Fox News legal analyst Andrew Napolitano, after citing a case in which the Supreme Court struck down a law that prohibited possession of guns in school zones, has this to say:
Applying these principles to President Barack Obama's health-care proposal, it's clear that his plan is unconstitutional at its core. The practice of medicine consists of the delivery of intimate services to the human body. In almost all instances, the delivery of medical services occurs in one place and does not move across interstate lines. One goes to a physician not to engage in commercial activity, as the Framers of the Constitution understood, but to improve one's health. And the practice of medicine, much like public school safety, has been regulated by states for the past century.
Orin Kerr, not exactly a screaming lefty, is fascinated by the sheer volume of obvious inanity in just this one paragraph. "How many errors, misstatements, and plainly weak claims can you count?" he asks?
Sadly, I'm not a lawyer, so I can't really play. But let's rewrite this a bit:
Applying these principles to President Johnson's civil rights proposal, it's clear that his plan is unconstitutional at its core. Running a restaurant consists of the delivery of vital nutrients to the human body. In almost all instances, the delivery of food occurs in one place and does not move across interstate lines. One goes to a restaurant not to engage in commercial activity, as the Framers of the Constitution understood, but to eat. And the licensing of eating establishments, much like public school safety, has been regulated by states for the past century.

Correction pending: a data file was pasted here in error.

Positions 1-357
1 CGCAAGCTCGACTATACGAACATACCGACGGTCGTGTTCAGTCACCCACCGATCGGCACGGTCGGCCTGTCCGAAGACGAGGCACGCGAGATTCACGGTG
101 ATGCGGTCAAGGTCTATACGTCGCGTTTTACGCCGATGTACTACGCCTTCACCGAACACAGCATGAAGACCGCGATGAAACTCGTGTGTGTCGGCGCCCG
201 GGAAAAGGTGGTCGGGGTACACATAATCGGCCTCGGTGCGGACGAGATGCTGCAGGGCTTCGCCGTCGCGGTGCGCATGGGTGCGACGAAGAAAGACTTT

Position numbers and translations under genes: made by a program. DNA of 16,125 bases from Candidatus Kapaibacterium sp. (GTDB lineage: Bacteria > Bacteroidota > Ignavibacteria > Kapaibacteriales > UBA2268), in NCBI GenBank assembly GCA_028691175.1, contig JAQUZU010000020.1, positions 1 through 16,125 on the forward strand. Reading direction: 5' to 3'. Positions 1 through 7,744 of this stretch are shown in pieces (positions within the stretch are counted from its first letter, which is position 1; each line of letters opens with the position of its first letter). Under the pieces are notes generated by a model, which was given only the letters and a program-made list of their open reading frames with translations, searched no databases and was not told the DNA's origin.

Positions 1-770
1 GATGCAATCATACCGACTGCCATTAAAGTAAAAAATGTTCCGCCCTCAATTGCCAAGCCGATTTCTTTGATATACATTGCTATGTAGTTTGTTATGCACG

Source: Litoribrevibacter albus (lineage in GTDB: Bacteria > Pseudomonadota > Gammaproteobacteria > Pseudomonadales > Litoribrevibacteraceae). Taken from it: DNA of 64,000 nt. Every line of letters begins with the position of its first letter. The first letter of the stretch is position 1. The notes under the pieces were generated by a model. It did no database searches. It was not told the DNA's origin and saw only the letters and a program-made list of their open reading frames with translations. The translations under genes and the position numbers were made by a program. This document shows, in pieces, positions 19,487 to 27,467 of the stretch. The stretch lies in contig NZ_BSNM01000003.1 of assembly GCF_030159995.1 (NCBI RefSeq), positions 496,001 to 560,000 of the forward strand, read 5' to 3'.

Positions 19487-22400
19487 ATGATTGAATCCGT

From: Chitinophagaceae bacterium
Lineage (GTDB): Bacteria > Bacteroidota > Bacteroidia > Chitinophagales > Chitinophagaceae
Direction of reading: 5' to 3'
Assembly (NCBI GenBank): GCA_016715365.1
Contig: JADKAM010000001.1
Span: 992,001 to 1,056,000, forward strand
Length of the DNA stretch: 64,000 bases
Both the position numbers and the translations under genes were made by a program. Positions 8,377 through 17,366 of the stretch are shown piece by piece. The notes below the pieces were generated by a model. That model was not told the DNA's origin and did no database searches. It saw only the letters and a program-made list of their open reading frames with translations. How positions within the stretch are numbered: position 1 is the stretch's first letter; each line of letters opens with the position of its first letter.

To the dismay of people like George Wallace and Robert Welch, that didn't fly back in 1965 and it won't fly today. Taking money for the delivery of services, intimate or not, is plainly commerce. (In the case of medical services, about $2 trillion worth of commerce every year.) Virtually everything in a doctor's office has crossed state lines to get there. Thousands of insurance companies, medical groups, hospital chains, and medical suppliers are nationwide corporations. The federal government has regulated the sale and distribution of pharmaceuticals for over 70 years. Doctors are routinely employed by out-of-state corporations. If the medical industry isn't interstate commerce, then nothing is.
Napolitano's reasoning wouldn't pass muster in a first-year con law class. Like all the other "tenthers" trying to claim that Congress has no constitutional authority to regulate healthcare, he may really, really wish that his arguments were true. But they aren't. The guy's a clown.